“This,” Kennedy replied at length, “is what is known as a respiration calorimeter, which I have had constructed after the ideas of Professors Atwater and Benedict of Wesleyan, with some improvements of my own. It is used, as you may know, in studying food values, both by the government and by other investigators. A man could live in that room for ten or twelve days. My idea, however, was to make use of it for other things than that for which it was intended.”

He took a few steps over to the complicated apparatus which had so mystified me, now at rest, as he turned a switch on opening the carefully sealed door.

“It is what is known as a closed circuit calorimeter,” he went on. “For instance, through this tube air leaves the chamber. Here is a blower. At this point, the water in the air is absorbed by sulphuric acid. Next the carbon dioxide is absorbed by soda lime. Here a little oxygen is introduced to keep the composition normal and at this point the air is returned to the chamber.”

He traced the circuit as he spoke, then paused and remarked, “Thus, you see, it is possible to measure the carbon dioxide and the other respiration products. As for heat, the walls are constructed so that the gain or loss of heat in the chamber is prevented. Heat cannot escape in any other way than that provided for carrying it off and measuring it. Any heat is collected by this stream of water which keeps the temperature constant and in that way we can measure any energy that is given off. The walls are of concentric shells of copper and zinc with two of wood, between which is ‘dead air,’ an effective heat insulator. In other words,” he concluded, “it is like a huge thermos bottle.”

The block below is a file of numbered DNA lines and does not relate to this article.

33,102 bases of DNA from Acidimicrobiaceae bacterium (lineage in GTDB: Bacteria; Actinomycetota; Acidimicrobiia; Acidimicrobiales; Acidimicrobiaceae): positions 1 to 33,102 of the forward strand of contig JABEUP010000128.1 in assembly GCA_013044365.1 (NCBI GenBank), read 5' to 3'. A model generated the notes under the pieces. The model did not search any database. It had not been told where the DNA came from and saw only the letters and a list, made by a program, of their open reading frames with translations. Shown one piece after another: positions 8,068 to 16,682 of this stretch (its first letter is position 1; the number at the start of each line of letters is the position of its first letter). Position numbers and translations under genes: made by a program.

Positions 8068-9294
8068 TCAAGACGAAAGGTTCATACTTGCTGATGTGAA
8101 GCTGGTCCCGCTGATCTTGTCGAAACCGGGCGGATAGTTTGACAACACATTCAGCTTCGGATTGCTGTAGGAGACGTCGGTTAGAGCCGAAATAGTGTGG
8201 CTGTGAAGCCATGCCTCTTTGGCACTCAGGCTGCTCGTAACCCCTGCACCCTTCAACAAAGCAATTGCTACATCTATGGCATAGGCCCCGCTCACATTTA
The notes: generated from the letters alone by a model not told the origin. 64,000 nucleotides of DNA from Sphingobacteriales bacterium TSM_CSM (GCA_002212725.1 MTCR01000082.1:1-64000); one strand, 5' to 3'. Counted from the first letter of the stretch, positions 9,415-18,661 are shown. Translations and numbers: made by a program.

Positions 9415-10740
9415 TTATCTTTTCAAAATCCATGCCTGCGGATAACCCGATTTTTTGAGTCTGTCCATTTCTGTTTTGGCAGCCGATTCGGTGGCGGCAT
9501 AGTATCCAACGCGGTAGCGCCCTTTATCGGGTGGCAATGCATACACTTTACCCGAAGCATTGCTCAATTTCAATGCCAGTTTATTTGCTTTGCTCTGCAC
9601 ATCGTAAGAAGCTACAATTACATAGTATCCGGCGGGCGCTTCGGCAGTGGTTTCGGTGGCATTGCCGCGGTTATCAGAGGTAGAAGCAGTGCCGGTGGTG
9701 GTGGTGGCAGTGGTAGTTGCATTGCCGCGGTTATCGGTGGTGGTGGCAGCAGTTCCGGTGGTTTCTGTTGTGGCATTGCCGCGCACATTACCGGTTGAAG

It was all very weird and fascinating. But what he could have been doing with a dead body, I could not imagine. Was there some subtle, unknown poison which had hitherto baffled science, but which now he was about to reveal to us?